The forest site in Blythewood, South Carolina currently being cleared to make room for Scout Motors’ future electric truck and SUV factory is a very big deal on multiple fronts.

It’s the largest development the region has ever seen, estimated to bring some 4,000 jobs to produce 200,000 vehicles annually all for a projected $4.2 billion economic impact. It’s another feather in South Carolina’s manufacturing cap, following Volvo and BMW and turning the state into a burgeoning carmaking powerhouse.

And for Scout Motors’ parent company, the Volkswagen Group, it’s nothing short of a coup d'état; not just the revival of an iconic American brand, but a ground-up effort to make vehicles designed and engineered for Americans. 

Scout Motors Factory Groundbreaking 2024 Official Photos

None of this gravity is lost on Scott Keogh, the fast-talking New York native picked to lead the effort. The last time I saw Keogh, he was the Volkswagen Group’s American CEO, and he was showing me the then-new ID.4—another car crucial to both VW’s electric goals and expansion in the U.S. market.

But as important as the ID.4 is, it’s almost a drop in the bucket compared to the impact Scout Motors hopes to make when the trucks enter production in late 2026.

“At the end of the day, ID.4 was a product, a product we loved,” Keogh told me at the factory groundbreaking last week. “Here, we’re starting from a completely blank slate.”

VW Scott Keogh

Keogh in front of a classic Scout. Photo: VW

A blank slate may be exactly what the Volkswagen Group needs as it attempts to become an all-electric automaker while reckoning with intense competition from China’s automakers on its home turf, and the fact that it’s never really cracked the American car market the way it’s wanted to.

That last part is exactly what Scout Motors aims to fix.


How International Harvester Became The Volkswagen Group’s Scout Motors

The original Scout was an SUV before SUVs were even a thing. Built by Illinois-based heavy equipment manufacturer International Harvester between 1960 and 1980, it predated famous 4x4s like the Ford Bronco by years and remains immensely popular with off-road enthusiasts and classic car collectors even today.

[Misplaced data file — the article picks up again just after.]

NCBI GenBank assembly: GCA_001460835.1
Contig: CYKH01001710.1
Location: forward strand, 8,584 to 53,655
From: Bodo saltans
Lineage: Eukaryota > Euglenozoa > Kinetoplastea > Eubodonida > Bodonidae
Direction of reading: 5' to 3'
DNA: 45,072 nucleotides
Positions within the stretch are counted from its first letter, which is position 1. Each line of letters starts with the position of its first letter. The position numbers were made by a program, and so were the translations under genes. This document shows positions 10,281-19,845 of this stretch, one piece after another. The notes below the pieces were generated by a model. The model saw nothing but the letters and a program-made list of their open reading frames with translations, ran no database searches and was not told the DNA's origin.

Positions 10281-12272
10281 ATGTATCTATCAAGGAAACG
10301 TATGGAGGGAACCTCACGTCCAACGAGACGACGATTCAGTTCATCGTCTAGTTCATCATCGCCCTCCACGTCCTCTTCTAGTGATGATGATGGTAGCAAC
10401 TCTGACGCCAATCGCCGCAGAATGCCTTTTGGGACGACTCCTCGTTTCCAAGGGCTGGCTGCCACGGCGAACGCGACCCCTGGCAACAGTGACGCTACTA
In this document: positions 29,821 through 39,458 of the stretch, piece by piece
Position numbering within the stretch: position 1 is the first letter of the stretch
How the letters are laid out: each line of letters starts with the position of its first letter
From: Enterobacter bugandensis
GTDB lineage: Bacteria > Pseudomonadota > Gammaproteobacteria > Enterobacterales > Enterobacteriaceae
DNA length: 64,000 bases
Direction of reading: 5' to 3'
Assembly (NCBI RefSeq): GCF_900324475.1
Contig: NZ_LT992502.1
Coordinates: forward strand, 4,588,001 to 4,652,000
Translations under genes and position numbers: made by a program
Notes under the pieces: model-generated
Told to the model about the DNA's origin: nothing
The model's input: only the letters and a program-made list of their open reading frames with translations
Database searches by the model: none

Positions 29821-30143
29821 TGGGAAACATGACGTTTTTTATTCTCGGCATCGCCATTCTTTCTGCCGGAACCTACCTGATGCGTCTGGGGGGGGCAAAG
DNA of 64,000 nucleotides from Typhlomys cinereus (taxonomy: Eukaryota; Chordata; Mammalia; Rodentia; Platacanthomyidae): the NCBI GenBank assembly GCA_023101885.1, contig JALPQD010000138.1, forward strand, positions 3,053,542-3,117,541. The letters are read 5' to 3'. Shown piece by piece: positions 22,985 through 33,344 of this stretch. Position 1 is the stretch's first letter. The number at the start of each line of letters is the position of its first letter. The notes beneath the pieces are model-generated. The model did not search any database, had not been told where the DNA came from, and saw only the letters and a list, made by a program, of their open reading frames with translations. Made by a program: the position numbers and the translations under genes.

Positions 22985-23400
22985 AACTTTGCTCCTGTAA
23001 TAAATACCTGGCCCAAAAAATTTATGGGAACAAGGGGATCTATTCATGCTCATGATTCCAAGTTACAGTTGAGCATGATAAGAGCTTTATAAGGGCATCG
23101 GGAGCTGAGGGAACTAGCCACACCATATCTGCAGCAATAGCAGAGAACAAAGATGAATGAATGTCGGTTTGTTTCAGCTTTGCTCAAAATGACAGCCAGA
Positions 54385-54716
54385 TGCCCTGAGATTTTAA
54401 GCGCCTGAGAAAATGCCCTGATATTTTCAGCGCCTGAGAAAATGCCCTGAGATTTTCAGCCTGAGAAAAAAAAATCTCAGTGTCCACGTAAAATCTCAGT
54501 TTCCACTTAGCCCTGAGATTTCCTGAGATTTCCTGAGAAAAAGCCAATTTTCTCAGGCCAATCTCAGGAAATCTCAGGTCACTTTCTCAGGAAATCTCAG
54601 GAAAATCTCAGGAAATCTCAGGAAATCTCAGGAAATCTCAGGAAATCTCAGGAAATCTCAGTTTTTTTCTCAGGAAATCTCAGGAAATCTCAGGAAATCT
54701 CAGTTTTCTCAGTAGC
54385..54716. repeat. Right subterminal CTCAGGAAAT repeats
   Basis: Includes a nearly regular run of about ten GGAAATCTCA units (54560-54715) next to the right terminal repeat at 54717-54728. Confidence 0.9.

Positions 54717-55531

Scout Promotional photos

After acquiring International Harvester’s successor company Navistar in 2020, the VW Group found itself in possession of the Scout trademark. That got the wheels turning: what could be done with this famous brand? Executives in Germany “wanted a bigger presence in North America,” Keogh said, “and Scout had that credibility.”

To prove the Scout brand was up for the task, Keogh and other members of the Scout team brought board members to an airport hangar divided into three sections. Each had a different focus, including a lesson in the brand’s U.S. heritage and some early scale models—and, crucially, a business plan. Whatever they said in that hangar, it worked. “There was excitement, and it just rolled from there,” Keogh said. 

Scout Motors Factory Groundbreaking 2024

That excitement yielded one of the most ambitious plans the company has ever executed, but it may be a necessary one. 

The VW Group is the second-biggest carmaker on the planet behind Toyota, but that isn’t something we see in the U.S. The company commands some 25% of the new car market in Europe and 14% in China; in North America, that number is only about 4%.

Though VW has been here longer than any other “import” brand, and the VW Group sees handsome sales and profits from luxury divisions like Audi, Porsche and Bentley, it has never made the kind of cars Americans buy in volume—namely, big, capable trucks and SUVs.

Scout electric pickup and SUV from Volkswagen Group

A more watered-down version of the Scout might have yielded a sub-brand for Volkswagen, or a re-bodied ID.4 with some retro-truck flavor. But the company decided that wasn’t enough, and instead, Scout Motors had to be a kind of startup effort inside the VW Group: a new factory designed to take advantage of U.S. tax incentives, and a new body-on-frame truck platform built from scratch.

While Scout Motors will share considerable know-how, resources and some parts from its VW Group cousins, it is a new and independent effort. (For context around that 200,000 annual production goal, the Volkswagen brand sold about 329,000 cars in the U.S. last year.) 

All of that ambition rides on a vehicle no one has seen yet, aside from some cursory sketches, and whose specs remain completely unknown. Keogh told InsideEVs that the Scout models could start in the high-$40,000 range, but otherwise they remain an enigma until their debut this summer.